lifestyle

How I manage my vertigo

Before the doctor diagnosed me with vertigo around 4 years ago, I thought I had a brain tumour and was dying. It’s a scary feeling when your head feels dizzy and you feel like you can’t stand up. I cried on the phone to the doctor and remember feeling like I may get sent straight to the hospital for a brain scan.

Of course, that isn’t what happened. I was given some medication to help with the dizziness and told to rest; that this could stay for days, weeks or even months. Terrifying.

I’ve had 3 pretty bad episodes of vertigo where I couldn’t walk and had to take time off work. The rest of the time I can tell when it is coming, or know how to prevent it coming and you better believe me when I say I do everything possible to help myself keep that awful feeling away.

My vertigo feels like my brain is being squashed, like how it feels when you take off in an aeroplane and your head goes fuzzy. I feel like I might black out and I’ll think things near me are moving when they aren’t. It’s disorientating.

I managed to figure out what my triggers were and avoid them.

For me, my triggers are:

  • stress
  • alcohol
  • being tired
  • being hot
  • being dehydrated

Generally, looking after myself is what makes me feel my best. Exercise, eating well, getting enough sleep and drinking enough water.

Alcohol was a big one for me. Although if I had vertigo and drink, the vertigo would go away, but then come back the next day. I decided to cut alcohol out altogether at the start of the year and it’s been the best thing I’ve ever done. I don’ have to worry if I’ll have a hangover and vertigo the next day now. It’s great.

That was a tough one of me, quitting alcohol. Because I love drinking so much. I love that feeling of being a bit tipsy. I love the instant relaxation that first sip or wine gives you on a Friday night when the weekend is done, but I had to make the difficult choice of cutting it out because I wanted my health more.

Fitness is another thing that has been a great help. I am less tired when I work out in the morning and being on a big fitness drive encourages me to keep away from the wine on a Friday and Saturday night so I can have great workouts at the weekend.

I do sometimes get vertigo and I have pills that I take when I need them, but I am very good at knowing when I need to sit down and slow down! If I listen to my body, I usually find that my vertigo is much better by the next day!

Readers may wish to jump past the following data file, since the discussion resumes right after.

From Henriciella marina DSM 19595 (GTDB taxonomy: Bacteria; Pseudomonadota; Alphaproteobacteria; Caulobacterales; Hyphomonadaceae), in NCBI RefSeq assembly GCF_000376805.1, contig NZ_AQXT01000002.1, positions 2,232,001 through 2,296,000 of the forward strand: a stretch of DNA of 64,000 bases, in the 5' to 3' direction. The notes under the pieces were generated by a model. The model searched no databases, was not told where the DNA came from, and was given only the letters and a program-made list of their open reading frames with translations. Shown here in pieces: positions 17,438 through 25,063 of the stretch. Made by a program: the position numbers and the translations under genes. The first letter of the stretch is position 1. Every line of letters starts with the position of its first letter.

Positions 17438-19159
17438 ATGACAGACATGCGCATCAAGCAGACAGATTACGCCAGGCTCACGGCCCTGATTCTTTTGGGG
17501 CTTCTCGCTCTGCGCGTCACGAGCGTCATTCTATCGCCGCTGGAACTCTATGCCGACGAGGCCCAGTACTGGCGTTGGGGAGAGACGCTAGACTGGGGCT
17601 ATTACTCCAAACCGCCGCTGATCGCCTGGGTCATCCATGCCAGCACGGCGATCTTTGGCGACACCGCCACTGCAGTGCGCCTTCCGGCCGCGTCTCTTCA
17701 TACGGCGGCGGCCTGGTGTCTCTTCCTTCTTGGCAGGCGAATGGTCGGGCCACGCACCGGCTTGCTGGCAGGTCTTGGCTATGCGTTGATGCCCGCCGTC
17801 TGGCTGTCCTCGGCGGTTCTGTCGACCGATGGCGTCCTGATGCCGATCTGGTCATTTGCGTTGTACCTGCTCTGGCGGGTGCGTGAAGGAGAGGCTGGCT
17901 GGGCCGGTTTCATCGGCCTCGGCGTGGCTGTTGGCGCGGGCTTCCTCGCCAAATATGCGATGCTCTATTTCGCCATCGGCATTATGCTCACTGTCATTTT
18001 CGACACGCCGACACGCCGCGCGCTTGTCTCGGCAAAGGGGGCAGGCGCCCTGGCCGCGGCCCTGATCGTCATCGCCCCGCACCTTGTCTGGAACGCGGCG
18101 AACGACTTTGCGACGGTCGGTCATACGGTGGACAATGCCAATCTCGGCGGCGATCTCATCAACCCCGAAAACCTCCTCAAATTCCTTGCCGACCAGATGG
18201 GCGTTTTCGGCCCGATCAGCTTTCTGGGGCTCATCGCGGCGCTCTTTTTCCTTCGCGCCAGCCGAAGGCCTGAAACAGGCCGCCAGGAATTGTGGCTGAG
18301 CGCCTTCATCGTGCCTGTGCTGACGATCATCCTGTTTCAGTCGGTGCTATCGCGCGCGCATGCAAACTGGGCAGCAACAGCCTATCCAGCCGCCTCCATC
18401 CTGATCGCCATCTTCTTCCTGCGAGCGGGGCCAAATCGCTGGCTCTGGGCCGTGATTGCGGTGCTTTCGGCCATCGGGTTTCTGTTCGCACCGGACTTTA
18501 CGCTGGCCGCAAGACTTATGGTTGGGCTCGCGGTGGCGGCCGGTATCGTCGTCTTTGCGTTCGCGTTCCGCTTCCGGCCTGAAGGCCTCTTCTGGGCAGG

Have you ever suffered from vertigo? How do you manage it?

1. noun: a female blogger that writes about her own experiences, observations and opinions. 2. verb: to act like a complete idiot or to do something stupid. e.g: She did a Corinne.

3 Comments

  • Mica

    It’s great you’ve found a way to manage it! Chronic health problems are no fun but it’s good that you know the triggers and can take steps to prevent episodes occurring! Thankfully I’ve never had it, but I can only imagine how bad it would be – I felt a bit dizzy and lightheaded after flying for a few days, it was not a nice feeling but I knew it would settle when my body adjusted to being back on land again, haha!

    Hope that you are having a wonderful weekend 🙂

    Away From Blue

  • Shireen L. Platt

    I’m happy that you managed to find way to manage it. I managed to quit smoking just by going cold turkey but I don’t think I can quit drinking as easily. I love having a beer or two while I’m cooking, it’s my way to relax.

  • Ivana Split

    I didn’t know you had vertigo. I know some ladies who have it and I imagine it must be hard…not to mention frightening. It is great you were proactive about it and choose a more healthy lifestyle. I did the same when I was diagnosed with Chron. We do what we can, right? We can’t always have it all. A drink or two might be nice but it’s not worth it.

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